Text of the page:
But if money, mobility, and social freedom afford wealthy women the right to choose whatever suits them best, then why do so the women married to the men who are vying to run the country — almost uniformly wealthy and with superior access to everything money can buy — so frequently choose to give it all up in order to support their husbands? Is their sacrifice so their husbands can have it all a means to a political end? It's tough to pin down where choices stop being individual and start becoming illusions.
According to a new Times profile of Janna Little Ryan, after the "unlikely" pair of a high-powered lobbyist from a Democratic pedigree and a young Republican hotshot who tended to gravitate, dating-wise, toward aerobics instructors in his gym were married, Janna's path was clear.
Upon marriage, the Ryans decided to settle in Janesville instead of in Washington so that their children might have the same sort of upbringing that they had once enjoyed. Mrs. Ryan's life changed greatly, as she traded her high-octane career for a quieter existence behind her husband's rising profile.
"There was no debate, question or concern about her quitting her job and going to Janesville because that's what she wanted to do," said Leslie Belcher, who was a bridesmaid in Mrs. Ryan's wedding. "She's the stabilizing force in the family."
We obviously don't know what goes on in the Ryans' marriage. Maybe Janna hated lobbying. Maybe she hated Washington. Maybe she had always wanted to stay home and raise children in Janesville, Wisconsin, several states away from her own family, while her husband worked in the District. These are all things that a woman could want. But how is it that so many high powered political wives with husbands who took serious runs at the Presidency in the last decade have chosen the same path? Laura Bush, Michelle Obama, and Ann Romney? Callista Gingrich, Karen Santorum, Cindy McCain, Anita Perry? These are all vastly different women with different backgrounds and values, curiously on the same path — staying at home and supporting their husbands' careers. Dr. Jill Biden, the late Elizabeth Edwards, and Carol Paul, wife of ex Presidential candidate Ron Paul were the only three spouses of serious male candidates in 2008 or 2012 who had their own careers.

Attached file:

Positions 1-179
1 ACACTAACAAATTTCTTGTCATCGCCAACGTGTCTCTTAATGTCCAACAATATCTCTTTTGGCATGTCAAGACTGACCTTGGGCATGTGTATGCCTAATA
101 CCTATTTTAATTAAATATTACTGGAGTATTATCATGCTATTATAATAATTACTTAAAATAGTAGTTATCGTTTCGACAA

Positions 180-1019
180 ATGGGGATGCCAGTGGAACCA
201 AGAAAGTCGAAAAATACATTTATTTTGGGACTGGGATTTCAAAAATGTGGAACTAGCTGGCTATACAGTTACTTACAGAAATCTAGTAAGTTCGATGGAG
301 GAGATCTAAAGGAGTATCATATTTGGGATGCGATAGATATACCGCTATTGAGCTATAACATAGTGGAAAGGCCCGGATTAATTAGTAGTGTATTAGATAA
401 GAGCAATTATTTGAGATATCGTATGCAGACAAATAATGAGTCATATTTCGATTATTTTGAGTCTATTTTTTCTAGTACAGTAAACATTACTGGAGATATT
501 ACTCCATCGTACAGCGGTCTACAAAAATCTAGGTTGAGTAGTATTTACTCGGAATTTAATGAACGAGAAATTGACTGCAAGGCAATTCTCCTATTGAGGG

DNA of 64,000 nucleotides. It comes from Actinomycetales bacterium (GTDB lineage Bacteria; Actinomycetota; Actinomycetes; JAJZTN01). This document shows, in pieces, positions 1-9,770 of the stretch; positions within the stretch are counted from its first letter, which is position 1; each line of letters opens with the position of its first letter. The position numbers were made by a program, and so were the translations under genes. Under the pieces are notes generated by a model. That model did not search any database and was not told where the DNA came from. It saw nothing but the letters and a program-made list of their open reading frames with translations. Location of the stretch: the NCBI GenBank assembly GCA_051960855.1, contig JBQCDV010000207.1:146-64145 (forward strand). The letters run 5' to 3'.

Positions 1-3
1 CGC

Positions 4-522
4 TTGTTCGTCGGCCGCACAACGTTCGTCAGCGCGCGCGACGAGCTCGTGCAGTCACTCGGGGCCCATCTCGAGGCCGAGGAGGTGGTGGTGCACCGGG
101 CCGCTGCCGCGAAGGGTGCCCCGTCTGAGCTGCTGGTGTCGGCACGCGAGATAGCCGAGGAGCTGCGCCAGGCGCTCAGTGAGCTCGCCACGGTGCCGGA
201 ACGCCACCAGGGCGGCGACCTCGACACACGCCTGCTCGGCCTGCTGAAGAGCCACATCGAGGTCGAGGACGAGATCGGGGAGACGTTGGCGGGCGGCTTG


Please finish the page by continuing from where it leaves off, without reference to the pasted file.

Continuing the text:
Husbands of women running for President or Vice President weren't stay-at-home spouses with similar frequency — Marcus Bachmann has that clinic where he tries to cure gays, Todd Palin has his snow machines and commercial fishin', and Hillary has Bill Clinton, whose official job is now to walk up to podiums and stand there telling the crowd to stop wildly applauding so he can speak. There's a clear, and depressingly predictable lopsidedness to which member of a political couple is expected to take care of kid-stuff.
Janna Ryan and the rest of the stay at home crew are free to do what makes them happy, and what makes the most sense in their lives. But while we chase our tails around wondering and re-wondering and triplewondering whether or not women can have it all, let's take a look at the men who do. And who had to give it all up so they could go after it.